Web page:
(1) This is from David Frum (via here) talking about the American right-wing in the 1980s

"However heady the 1980s may have looked to everyone else, they were for conservatives a testing and disillusioning time. Conservatives owned the executive branch for eight years and had great influence over it for four more; they dominated the Senate for six years; and by the end of the decade they exercised near complete control over the federal judiciary. And yet, every time they reached to undo the work of Franklin Roosevelt, Lyndon Johnson and Richard Nixon — the work they had damned for nearly half a century — they felt the public’s wary eyes upon them. They didn’t dare, and they realized that they didn’t dare.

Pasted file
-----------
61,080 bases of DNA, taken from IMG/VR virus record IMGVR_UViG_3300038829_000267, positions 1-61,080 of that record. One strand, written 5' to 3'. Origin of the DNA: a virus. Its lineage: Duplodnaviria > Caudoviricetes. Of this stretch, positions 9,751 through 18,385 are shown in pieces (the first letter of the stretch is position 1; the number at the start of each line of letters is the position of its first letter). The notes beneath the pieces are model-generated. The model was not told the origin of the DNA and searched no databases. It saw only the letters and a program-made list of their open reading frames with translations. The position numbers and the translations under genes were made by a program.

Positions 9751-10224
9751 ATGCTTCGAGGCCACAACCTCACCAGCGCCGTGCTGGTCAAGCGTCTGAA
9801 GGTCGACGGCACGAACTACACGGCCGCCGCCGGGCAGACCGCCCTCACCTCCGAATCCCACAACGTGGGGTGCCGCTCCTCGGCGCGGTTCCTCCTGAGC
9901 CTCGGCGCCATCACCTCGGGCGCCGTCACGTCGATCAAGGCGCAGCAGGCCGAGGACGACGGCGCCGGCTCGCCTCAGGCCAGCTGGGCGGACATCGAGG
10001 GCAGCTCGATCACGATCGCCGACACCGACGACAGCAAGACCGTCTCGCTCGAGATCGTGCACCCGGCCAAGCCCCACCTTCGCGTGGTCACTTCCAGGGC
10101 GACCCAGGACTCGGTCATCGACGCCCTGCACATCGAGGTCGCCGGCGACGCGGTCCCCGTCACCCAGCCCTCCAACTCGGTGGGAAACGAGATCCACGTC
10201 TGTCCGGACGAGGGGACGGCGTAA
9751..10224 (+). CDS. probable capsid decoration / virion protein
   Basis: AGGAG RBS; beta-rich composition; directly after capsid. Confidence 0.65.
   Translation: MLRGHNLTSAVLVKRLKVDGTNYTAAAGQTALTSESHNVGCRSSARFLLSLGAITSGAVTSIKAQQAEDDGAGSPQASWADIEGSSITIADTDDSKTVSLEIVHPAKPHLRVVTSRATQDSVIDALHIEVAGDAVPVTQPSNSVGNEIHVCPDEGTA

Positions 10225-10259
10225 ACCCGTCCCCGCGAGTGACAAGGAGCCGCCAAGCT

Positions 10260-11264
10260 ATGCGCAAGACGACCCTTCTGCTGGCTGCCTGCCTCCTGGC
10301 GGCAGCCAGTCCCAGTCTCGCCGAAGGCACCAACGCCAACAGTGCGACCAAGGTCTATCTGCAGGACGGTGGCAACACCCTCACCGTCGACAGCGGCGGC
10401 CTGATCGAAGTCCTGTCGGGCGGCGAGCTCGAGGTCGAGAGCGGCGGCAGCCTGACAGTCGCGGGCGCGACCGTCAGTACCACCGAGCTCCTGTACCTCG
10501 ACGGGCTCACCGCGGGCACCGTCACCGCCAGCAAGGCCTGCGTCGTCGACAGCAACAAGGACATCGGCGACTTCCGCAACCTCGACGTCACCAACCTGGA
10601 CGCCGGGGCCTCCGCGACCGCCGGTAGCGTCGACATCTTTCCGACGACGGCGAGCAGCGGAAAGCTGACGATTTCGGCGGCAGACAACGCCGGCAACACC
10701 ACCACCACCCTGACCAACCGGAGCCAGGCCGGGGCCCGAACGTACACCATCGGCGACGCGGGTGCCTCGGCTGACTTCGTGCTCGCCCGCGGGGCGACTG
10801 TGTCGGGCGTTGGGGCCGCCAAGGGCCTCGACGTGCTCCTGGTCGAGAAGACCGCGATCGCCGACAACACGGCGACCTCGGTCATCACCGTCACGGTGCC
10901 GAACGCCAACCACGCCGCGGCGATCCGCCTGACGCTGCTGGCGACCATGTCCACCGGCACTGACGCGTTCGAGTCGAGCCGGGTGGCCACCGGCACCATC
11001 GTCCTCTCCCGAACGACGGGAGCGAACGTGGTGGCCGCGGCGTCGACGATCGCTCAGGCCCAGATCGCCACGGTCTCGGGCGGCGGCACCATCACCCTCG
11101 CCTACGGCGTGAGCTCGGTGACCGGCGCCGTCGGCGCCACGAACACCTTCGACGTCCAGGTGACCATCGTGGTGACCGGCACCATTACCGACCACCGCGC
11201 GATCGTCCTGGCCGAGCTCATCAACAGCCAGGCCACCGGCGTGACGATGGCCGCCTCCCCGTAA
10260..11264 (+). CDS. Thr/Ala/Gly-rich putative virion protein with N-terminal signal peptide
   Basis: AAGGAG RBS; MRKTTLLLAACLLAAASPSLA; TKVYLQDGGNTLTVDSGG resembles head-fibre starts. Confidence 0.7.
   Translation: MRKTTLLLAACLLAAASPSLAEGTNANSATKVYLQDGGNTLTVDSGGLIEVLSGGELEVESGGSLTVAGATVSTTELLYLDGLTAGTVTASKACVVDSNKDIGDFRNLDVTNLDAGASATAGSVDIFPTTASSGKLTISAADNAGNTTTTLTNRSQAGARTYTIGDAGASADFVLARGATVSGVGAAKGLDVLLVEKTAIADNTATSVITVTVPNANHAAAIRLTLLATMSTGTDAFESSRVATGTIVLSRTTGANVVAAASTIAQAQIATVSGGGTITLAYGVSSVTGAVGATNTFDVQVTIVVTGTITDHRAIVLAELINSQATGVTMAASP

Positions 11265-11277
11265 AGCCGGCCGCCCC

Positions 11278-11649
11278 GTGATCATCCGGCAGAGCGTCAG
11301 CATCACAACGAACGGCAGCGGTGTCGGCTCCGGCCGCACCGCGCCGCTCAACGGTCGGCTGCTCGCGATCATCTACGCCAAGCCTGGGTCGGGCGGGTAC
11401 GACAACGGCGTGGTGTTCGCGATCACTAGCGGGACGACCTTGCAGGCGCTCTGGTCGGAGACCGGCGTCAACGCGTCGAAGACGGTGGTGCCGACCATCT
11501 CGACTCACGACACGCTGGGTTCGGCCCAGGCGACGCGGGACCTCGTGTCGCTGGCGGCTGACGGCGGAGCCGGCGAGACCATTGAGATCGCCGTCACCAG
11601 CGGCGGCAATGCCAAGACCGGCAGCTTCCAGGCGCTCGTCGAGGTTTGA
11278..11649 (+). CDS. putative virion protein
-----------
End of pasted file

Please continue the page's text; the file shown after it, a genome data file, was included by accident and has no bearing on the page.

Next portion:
(Frum's next sentence is "Their moment came and flickered", which somehow put me in mind of the eternal footman holding their coats and snickering.)

They didn't dare, and they realised that they didn't dare. That will make you despise yourself. 

It makes an interesting comparison with the experience of the right in the UK in the 1980s. That was very much an invigorating experience of daring and realising, once the wets were out and the Falklands won, that they did dare. It probably made lots of other people dare too - not least Tony Blair. 

(2) Also on politics, Charles Moore in the Spectator writes about how hard it is for politicians nowadays to talk about why Ed Miliband's price freezing idea is so bad, because you need to start talking about economics and no one wants to listen.

"It is not so much that our leaders don't know what they are talking about as that they don't (or can't) talk about what they know."

This is slightly reminiscent of the most famous saying of Jean-Claude Junker (Prime Minister of Luxembourg): "We all know what to do, we just don't know how to get re-elected after we have done it."